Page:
• Special Dvar for Pesach (Passover) 5779

    The very first of the Ten Commandments proclaims “I am the Lord your G-d, who brought you out of the land of Egypt” (Exodus 20:2). Would it not have made more sense to reference the creation of the world? Why reference an event that G-d put us in to begin with?

    Rabbi Jonathan Sacks explains that the answer lies in the epic difference between Paroh and Moshe’s approaches to building an enduring nation that defeats mortality. While Paroh built monuments that stood the test of time, Moshe’s approach was reflected in his first address to his people, the night before the last plague, the night of Pesach: On no less than 3 occasions, Moshe spoke about children, and our duty to pass on memory to generations to come. The Jews were told that they were to become a nation of educators. As Rabbi Sacks beautifully explains, “to defend a land you need an army, but to defend freedom you need education.”

    The exodus is mentioned in the very first commandment because it gave us the perspective of having once been weak. While G-d is served by protecting the dignity of the orphan, the stranger and the neglected, that perspective comes from having once been an underdog. Egypt was a reminder of what society can become when people worship human constructs rather than caring for their fellow man. This is a crucial lesson every parent imparts to their child as we “build” their empathy through Torah values, and transmit the tradition of those before us by encouraging thoughtful questions and responsive answers. 

  • Dvar for Vayakhel (Exodus 35:1-38:20)

    In this week’s Parsha, Vayakhel, we learn about Moshe gathering the Jews (on G-d’s command) to tell them about keeping Shabbat. Describing the laws of Shabbat, G-d says that ordinary work should “be done” for six days, and Shabbat should be holy, and should be used for rest. Two questions emerge: 1) Why gather the Jews for this particular law? And 2) why the strange wording of work “being done”?

    One possible answer is that work shouldn’t be done for the purpose of doing it, but rather so that it gets done. Too often people get caught up in their job or work, and fail to realize what it is they’re working for. That’s why G-d installed Shabbat, to re-focus our perspective on what our real goals are and should be. Taking it a step further, even when the work is building the Mishkan for G-d to dwell in (a holy and noble cause on its own) G-d made sure everyone heard first-hand (hence the gathering) that the main goal is not to work or build it, but the completion of the work so we can focus on its function and purpose. We too should train ourselves to take time out every Shabbat to reflect on our life’s purpose and goals, as well as how we intended to reach those goals.

  • Daily Aliya for Vayeshev, Shishi (6th Aliya)

    Aliya Summary: Joseph was exceedingly handsome, and Potifar’s wife was attracted to him. She made many advances on him, but he steadfastly rebuffed her. Eventually she libelously told her husband that Joseph was making advances on her, and Potifar had Joseph thrown into prison. G‑d was still with Joseph, and he found favor in the eyes of the prison warden, who put him in charge of all the prisoners.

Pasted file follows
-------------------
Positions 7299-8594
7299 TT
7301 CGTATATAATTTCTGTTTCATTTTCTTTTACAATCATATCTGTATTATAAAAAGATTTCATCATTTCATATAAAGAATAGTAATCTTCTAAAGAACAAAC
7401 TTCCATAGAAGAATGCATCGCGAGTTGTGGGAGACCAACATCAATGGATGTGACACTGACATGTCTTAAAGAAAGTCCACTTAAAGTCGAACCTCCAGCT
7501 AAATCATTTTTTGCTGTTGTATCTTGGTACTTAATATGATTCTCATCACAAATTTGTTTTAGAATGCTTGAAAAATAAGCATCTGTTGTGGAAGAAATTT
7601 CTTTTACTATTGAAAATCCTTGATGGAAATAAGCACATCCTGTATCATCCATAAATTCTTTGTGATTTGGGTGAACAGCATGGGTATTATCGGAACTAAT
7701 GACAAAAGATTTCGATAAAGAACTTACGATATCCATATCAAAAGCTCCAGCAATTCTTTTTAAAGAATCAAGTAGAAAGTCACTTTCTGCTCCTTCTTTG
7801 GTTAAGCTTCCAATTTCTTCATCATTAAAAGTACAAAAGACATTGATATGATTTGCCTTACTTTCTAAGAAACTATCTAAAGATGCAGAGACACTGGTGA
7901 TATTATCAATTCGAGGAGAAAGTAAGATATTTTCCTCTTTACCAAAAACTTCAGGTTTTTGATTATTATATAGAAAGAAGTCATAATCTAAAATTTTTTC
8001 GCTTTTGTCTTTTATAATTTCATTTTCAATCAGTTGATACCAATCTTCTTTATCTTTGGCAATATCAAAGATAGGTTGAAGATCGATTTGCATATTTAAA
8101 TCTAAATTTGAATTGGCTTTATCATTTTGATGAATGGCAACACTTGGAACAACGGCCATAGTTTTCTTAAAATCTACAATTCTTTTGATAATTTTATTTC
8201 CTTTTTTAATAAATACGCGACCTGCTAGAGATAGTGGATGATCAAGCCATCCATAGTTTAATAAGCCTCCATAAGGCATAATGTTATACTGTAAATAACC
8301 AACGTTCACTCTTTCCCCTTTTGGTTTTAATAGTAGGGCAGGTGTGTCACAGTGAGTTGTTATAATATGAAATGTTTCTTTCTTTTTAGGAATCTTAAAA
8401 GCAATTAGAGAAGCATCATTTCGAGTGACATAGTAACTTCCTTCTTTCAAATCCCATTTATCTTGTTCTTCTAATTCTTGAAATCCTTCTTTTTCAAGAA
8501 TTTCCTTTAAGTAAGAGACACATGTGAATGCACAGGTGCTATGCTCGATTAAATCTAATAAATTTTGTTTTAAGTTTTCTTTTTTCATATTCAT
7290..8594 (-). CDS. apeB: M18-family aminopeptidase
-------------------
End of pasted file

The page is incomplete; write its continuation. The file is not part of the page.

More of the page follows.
The Sfat Emet calls our attention to to sequence of verbs – “And he refused”, “and he said”… First and foremost, when a person is being led into temptation they must stand firm and refuse to give in. Then, if warranted, they can explain their reasons.

  • Daily Aliya for Massei, Shishi (6th Aliya)

    Aliya Summary: The Jews are commanded to designate six cities of refuge. These cities offer refuge to a person who inadvertently kills another. The murderer must remain in the city of refuge until the death of the serving High Priest. The Jews are enjoined not to take “blood money” from a — intentional or unintentional — murderer who wishes to lighten his sentence.

    Strict adherence to all rules of justice assure us continued “quality living” in Israel, accompanied by the Divine Presence.

  • Daily Aliya for Lech Lecha, Shishi (6th Aliya)

    Aliya Summary: Avram requested a sign from G‑d that his descendants would inherit the land of Canaan. G‑d responded in the famous “Covenant Between the Parts.” Avram and the Divine Presence passed between an assortment of halved animals, and G‑d told Avram that his descendants would be exiled and in bondage for four hundred years. At the conclusion of this period, Avram’s descendants would leave with great wealth, G‑d would punish the nations which enslaved them, and Avram’s children would inherit the lands of Canaan. Following this pact, Sarai — seeing that she and Avram were still childless — suggested that Avram father a child with her Egyptian maid, Hagar. Hagar conceived and began to mistreat her mistress Sarai, who responded with a heavy hand, prompting Hagar to flee. Hagar encountered an angel who encouraged her to return to Sarai, promising her that the child she will bear will become a great nation. She obeyed, and gave birth to Ishmael. At the very end of this section, G‑d added the letter hey to Avram’s name, making it “Avraham.”